So whose problems is the insurance company solving when it makes me negotiate more with my doctor? It’s not solving the health system’s problem as a whole. It’s not likely to lower my prices. A priori, my assumption is just that this is a disguised way for the insurer to make more money, by covering a smaller fraction of my costs with Obamacare’s blessing and with a friendly pat on the back while they tell me I’m on my own. If we had perfect price transparency, then maybe our negotiating power would have some teeth. And maybe Obamacare has some innovations to push in that direction; it certainly is filled with experiments that may really pay off. And Medicare is putting price data for individual providers up on the web. It’s not consumer-friendly at the moment, but it’s a start. With that sort of transparency, maybe we could actually make some use of “consumer-directed health care.” Even then, I’d still prefer that someone else — someone who spends all his or her time working to get good deals on health care — do this for me. Someone like my employer, say. But then, why would my employer want to do this? My employer is good at building software; there’s no reason to expect that it’s any good at judging which tests the doctor should give me. Let’s centralize the bargaining.
Incidentally, I’m also convinced that, within my employer, everyone is going to end up on bronze plans, or what would be called bronze plans if we were buying them through the exchanges rather than through our employers. Imagine that you have a choice between a high-deductible, low-premium plan and a low-deductible, high-premium plan. People who believe that they’re not going to need much health care (the young, the healthy) will opt for the high-deductible plan. Those who are more worried about their health will opt for the low-deductible one. This will lead to something that looks a lot like the classic adverse-selection death spiral: since the high-deductible plan is getting the healthy people, the low-deductible plan will have higher costs this time next year, which means it’ll have to raise its premiums. But then more people (now a somewhat sicker group) will rationally decide that the low-deductible plan doesn’t make financial sense for them, and will opt for the high-deductible plan. And so on.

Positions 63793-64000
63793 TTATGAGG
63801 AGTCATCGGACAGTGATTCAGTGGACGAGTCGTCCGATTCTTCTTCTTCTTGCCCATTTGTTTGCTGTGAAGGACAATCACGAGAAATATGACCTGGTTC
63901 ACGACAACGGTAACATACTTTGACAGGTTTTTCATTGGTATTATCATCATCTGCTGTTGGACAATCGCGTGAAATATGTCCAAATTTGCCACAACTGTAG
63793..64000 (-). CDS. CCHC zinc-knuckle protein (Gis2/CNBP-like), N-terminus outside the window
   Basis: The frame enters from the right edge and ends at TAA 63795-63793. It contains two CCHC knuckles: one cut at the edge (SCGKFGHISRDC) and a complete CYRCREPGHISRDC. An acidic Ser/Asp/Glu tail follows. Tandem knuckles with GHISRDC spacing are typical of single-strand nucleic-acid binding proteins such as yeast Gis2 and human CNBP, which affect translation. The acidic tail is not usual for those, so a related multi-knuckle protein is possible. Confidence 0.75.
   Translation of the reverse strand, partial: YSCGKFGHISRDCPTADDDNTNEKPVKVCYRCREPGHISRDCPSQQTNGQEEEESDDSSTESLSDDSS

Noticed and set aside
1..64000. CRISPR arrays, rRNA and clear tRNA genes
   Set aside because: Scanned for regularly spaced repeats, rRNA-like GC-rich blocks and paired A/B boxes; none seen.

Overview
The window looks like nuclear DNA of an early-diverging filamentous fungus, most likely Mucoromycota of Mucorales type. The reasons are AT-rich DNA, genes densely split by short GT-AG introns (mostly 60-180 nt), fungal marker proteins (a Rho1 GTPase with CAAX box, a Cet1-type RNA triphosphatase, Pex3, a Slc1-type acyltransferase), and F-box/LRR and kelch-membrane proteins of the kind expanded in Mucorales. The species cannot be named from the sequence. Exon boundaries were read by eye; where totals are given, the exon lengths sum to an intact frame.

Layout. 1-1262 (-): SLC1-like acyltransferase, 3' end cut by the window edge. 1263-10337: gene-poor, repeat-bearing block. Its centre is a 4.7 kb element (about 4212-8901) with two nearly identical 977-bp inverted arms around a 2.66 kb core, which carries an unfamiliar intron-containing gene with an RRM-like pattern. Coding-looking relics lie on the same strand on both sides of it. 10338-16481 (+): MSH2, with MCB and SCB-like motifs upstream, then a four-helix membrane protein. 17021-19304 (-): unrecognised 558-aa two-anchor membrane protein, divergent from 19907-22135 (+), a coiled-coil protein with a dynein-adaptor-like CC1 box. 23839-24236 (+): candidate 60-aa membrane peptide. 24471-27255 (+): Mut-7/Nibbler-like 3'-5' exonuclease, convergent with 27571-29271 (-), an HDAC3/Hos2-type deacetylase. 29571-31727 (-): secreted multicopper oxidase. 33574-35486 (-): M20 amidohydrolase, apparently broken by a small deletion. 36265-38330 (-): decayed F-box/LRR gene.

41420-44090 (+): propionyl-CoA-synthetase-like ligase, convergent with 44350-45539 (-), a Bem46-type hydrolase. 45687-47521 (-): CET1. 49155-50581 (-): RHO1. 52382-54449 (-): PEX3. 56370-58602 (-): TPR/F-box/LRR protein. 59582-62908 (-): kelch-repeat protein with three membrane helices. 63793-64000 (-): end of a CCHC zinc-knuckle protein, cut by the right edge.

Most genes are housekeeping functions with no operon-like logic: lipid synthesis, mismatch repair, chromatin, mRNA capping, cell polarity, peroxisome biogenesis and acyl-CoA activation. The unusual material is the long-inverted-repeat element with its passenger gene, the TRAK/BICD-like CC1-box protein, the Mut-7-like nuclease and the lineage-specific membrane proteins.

I don’t know how much of this was planned ahead of time, but it seems perfectly obvious now. The cynical but, I’m afraid, probably correct take on it is that we now have two choices:
to be ground down a bit at a time by technocrats who either won’t admit to or do not understand the ultimate consequences of the policy infrastructures they so busily construct or to be demolished by fundamentalists who want to dissolve the modern nation-state into a panoptic enforcer of their privileged morality, a massive security and military colossus and an enfeebled social actor that occasionally says nice things about how it would be nice if no one died from tainted food and everyone had a chance to get an education but hey, that’s why you have lawyers and businesses.